The Tampa Bay Times coverage going in to Tuesday’s presidential primary was, as usual, stellar. Alex Leary and Adam Smith were windows into the state for the rest of the country. A day did not go by when Smith or Leary or PolitiFact or the Times‘ partners at the Miami Herald were not cited or interviewed or quoted dozens of times. It was great, team effort by the reporters at the Times.
That said, the Times’ coverage on Election Day itself leaves something to be desired. On Tuesday, I counted only about twelve or fifteen items on the Buzz blog being posted, including easy-gets like press released statements from politicians. A dozen or so posts from the state’s leading newspaper on the day of a presidential primary? That’s not only light, that’s only a disservice to readers hungry for information, it’s almost another indication that the Times still has no clue what to do online.
If I were in charge of Adam Smith, I would have had him camped out in front of a TV camera doing national interviews, while writing thirty or forty blog items ala Ezra Klein or Andrew Sullivan.
I think another one of the challenges the editors at the Times face is what to do with the PolitiFact team on Election Day. There seemed to be some sort of effort to inject them into the Election Day coverage, an effort which was very square-peg-into-round-hole. Elections are their own facts.
By the way, there was all but nothing on the Bay Buzz on Tuesday about the five local elections on the ballot, but there being nothing on the Bay Buzz is hardly surprising. Again, if I were her editor, I would have had local beat reporter Anne Lindberg live-blogging news nuggets, photos, turnout figures, etc., throughout the day.
Actually, the best read from the Times on Election Day may have been — surprise — Eric Deggans’ piece about the world’s media turning its eyes to Tampa Bay. Deggans offers a very interesting (and promising if you are, like me, in the media-buying business) nugget:
According to Media Life magazine, Tampa area TV stations are expecting $40-million in political ad spending over the course of 2012, just in the presidential and U.S. Senate races. A large portion of that haul, $23-million, is expected in the fourth quarter close to the general election.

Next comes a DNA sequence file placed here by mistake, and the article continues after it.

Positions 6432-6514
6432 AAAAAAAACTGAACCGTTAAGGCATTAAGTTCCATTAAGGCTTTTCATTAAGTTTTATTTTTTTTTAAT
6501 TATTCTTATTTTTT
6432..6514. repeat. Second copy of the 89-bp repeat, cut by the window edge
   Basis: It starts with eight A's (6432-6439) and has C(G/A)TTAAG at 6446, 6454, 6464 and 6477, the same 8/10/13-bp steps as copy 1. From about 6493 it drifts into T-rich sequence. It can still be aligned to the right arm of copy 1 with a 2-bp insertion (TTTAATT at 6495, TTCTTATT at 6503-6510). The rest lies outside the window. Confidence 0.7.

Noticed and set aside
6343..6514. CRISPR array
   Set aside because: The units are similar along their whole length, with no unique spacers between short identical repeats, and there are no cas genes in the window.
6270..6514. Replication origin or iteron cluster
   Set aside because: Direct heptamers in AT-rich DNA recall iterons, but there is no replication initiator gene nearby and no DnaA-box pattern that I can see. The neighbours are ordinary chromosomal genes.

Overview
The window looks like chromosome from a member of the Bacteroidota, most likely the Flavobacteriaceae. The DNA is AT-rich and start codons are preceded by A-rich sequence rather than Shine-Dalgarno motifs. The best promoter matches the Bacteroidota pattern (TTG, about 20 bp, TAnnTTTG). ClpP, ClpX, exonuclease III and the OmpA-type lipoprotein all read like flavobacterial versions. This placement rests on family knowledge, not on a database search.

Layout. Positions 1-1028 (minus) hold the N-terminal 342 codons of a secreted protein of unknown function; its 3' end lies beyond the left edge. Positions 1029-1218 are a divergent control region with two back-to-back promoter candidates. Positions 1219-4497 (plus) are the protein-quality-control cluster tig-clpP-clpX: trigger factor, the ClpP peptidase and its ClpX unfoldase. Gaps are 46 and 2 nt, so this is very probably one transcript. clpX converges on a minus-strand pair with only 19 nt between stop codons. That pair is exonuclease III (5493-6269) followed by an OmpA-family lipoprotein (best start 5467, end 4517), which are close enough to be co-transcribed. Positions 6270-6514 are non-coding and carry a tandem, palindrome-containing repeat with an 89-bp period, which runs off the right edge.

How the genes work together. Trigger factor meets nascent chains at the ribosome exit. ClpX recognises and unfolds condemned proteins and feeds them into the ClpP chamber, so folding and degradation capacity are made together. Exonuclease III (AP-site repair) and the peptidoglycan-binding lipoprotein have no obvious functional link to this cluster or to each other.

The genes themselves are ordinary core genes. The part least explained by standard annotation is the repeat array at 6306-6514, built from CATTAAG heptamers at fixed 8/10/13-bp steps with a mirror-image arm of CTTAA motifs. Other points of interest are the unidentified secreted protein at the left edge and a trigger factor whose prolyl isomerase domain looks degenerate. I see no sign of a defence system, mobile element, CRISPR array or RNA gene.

NPR profiled the Times Pulitzer Prize winning political reporter Lucy Morgan here.
I am still trying to figure out if it was genius or a waste for Bay News 9 to station ace reporter Troy Kinsey in the Secretary of State Kurt Browning”s office in Tallahassee throughout Election Day. Unfortunately for BN9, the elections proceeded so smoothly, there was little controversy coming out of Browning’s office. Still, Kinsey made it fun, offering via his Twitter account, election results from even the most remote parts of the state.
My issues with Chris Ingram, Bay News 9’s political analyst, are well-documented. That said, I don’t know how anyone stomachs watching him parse election results. Ingram is so desperate to break through to the next media level that he’s given up doing the one thing for which he was once respected: going against the Republican grain.
Ingram’s annoying desire to move up, paired with Al Reuchel’s saccharined approach and Kathy Castor’s vapidness may make Bay News 9 hard to watch throughout the rest of this election cycle.
How hard would it have been for the Tampa Tribune to send a photographer, you know, down the street to capture a decent photo of Mitt Romney delivering his victory speech at the Tampa Convention Center? Instead, the Tribune relied on a photo from the Associated Press.
This is a really fun, interesting story from 10 News about which local athletes and sports teams contribute to political campaigns.
While former Tampa Bay stars like Warren Sapp, Dave Andrychuk, and Wade Boggs have all made contributions to local politicians, it has been members of the Bucs who have dominated the donating in recent years.
Despite the sponsor’s plea to move out of the “horse and buggy days,” a House panel Tuesday killed a bill that could have led to foreclosure notices disappearing from newspapers and going to Internet sites.
Siding with the newspaper industry and groups such as AARP, the NAACP and Associated Industries of Florida, the House Civil Justice Subcommittee voted 9-5 to reject HB 149.
Sponsor Dennis Baxley, R-Ocala, argued that county clerks of court should be able to decide whether to continue the decades-old practice of publishing foreclosure notices in newspapers or placing them on non-newspaper websites. He described a state law requiring newspaper publication as “corporate welfare” for the industry and as an outdated monopoly.
“They’re up here protecting their interests,” Baxley said. “I’m trying to show you the future.”
But newspaper-industry officials said most papers already put notices online, along with publishing them in print. Also, opponents of the bill said many seniors, minorities and people in rural areas don’t have ready access to the Internet or don’t feel comfortable using it.
Twitter CEO Dick Costolo predicted that 2012 will be “the Twitter election,” reports Tech Crunch.
Said Costello: “Candidates who don’t participate on Twitter while the debates are going on will be left behind because the next morning is too late to respond.”
Editor for interactivity and community Jon DeNunzio announces a new approach to comment moderation at washingtonpost.com, aimed at fostering “smarter, livelier and more civil conversations.” The Post will be more aggressive about banning low-quality commenters, deleting any name-calling and insults, and eliminating the trolls who try “to incite emotional responses and disrupt conversations.” There is positive reinforcement coming as well: More badges for good commenters and more Post reporters posting comments. (Via Jeff Soderman)